Each evening in the packed Grand Teatro, just as the lights began to dim, the founder and director of the BNC, Alicia Alonso would enter to take her seat. Dressed in sparkling sequins with matching trademark headscarf, she would be guided to her place in the front row of the grand tier by her husband Pedro Simon, and, waving regally to the audience, would be greeted with the acclaim worthy of a pop star. Though unable to see anything, she sat throughout each performance, presumably reliving the older classics of her own dancing years. For this festival she created only one new work, though several of her earlier pieces were shown, as well as her adaptations of the classics. In this last bastion of communism, she is the feminine figurehead of Cuba – akin to royalty – and on opening night, President Raul kissed her hand, to the delight of the crowds. There can be no question of Alonso’s status in the country if she has the financial means to stage such a high calibre festival every two years at a time when the country is suffering – the average wage is about $20 a month paid in local currency which buys very little and which must be changed into the Cuban convertible dollars (CUKs) at a high rate to buy necessary goods. Yet everyone smiles and offers friendly chatter, and how they love ballet! The stars are national heroes and productions are avidly watched on television. Even former President, Fidel Castro, wrote in Gramma that he had watched Viengsay Valdés in Swan Lake on film for two hours, and “never conceived of such amazing elegance and flexibility, with perfect precision.”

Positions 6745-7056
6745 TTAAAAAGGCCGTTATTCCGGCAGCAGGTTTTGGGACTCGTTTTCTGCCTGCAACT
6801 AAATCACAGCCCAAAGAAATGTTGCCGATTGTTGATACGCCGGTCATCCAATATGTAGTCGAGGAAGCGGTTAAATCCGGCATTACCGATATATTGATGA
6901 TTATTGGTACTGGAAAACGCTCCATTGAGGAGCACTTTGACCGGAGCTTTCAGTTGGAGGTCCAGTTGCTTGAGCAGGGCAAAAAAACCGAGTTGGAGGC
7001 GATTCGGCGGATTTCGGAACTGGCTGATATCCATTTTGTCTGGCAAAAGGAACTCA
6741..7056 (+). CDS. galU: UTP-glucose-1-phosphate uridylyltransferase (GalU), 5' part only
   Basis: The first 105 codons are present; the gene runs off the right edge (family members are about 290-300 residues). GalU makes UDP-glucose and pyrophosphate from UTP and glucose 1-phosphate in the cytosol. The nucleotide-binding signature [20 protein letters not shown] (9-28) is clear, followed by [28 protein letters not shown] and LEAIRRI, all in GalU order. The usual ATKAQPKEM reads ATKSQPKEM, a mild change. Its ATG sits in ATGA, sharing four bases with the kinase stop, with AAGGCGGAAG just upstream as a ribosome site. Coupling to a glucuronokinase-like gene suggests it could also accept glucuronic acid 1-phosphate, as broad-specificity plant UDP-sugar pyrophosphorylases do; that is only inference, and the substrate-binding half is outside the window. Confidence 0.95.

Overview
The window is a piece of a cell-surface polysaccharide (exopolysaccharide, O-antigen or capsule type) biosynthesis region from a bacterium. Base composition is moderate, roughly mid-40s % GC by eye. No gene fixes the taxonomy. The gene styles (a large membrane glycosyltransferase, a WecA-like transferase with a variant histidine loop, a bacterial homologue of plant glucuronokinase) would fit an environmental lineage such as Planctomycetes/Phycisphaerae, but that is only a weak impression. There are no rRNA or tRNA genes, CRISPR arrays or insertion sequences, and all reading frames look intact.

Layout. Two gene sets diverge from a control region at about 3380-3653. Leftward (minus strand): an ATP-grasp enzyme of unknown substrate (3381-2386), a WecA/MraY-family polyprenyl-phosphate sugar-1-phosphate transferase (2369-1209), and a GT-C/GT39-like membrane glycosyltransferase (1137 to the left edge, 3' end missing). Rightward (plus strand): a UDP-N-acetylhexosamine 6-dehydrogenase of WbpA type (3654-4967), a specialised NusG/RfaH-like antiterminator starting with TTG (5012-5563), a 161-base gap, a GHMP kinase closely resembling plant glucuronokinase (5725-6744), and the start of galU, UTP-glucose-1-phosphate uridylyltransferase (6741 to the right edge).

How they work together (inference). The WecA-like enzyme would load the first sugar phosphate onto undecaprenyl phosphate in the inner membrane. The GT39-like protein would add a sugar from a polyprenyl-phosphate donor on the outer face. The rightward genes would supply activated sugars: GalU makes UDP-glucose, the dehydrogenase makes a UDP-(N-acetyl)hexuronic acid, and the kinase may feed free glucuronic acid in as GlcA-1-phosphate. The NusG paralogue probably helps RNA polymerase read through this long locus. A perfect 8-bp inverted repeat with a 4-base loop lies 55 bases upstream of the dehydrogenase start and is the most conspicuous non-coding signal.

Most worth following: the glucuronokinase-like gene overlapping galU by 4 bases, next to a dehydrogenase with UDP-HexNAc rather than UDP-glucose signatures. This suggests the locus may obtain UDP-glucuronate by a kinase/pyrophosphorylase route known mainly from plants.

Among the festival’s invited guests was Vladimir Vasiliev (straight from his jubilee gala at the Bolshoi), Azari Plisetski and Cyril Atanassoff. The three of them enjoyed each other’s company very much and were full of jokes and laughter. Plisetski and Atanassoff taught the men’s company classes a number of times, offering very differing styles. Alonso honoured all three at the performance of Giselle, which marked 65 years since her own first performance. The jolly trio had all partnered her at one time and so were called on stage and presented to the audience. The gala saw a full performance of the ballet, but it had two Giselles, four Albrechts, two Hilarions, two Myrthes and two Wilfreds, each performing different scenes. As always, it was the corps de ballet that stole the show. Having been checked out at the rehearsal with a tape measure and stick, their lines and spacing in Act II were absolutely perfect and their interpretation scary – these weren’t soft and lyrical Wilis, but spirits desirous of revenge. The corps is also to be highly praised in Swan Lake, especially when they stood stock still during the Act II adagio with one hand cupped on their breast, the other straight up in the air with the wrist turned flat, just like a swan’s head. It was most effective.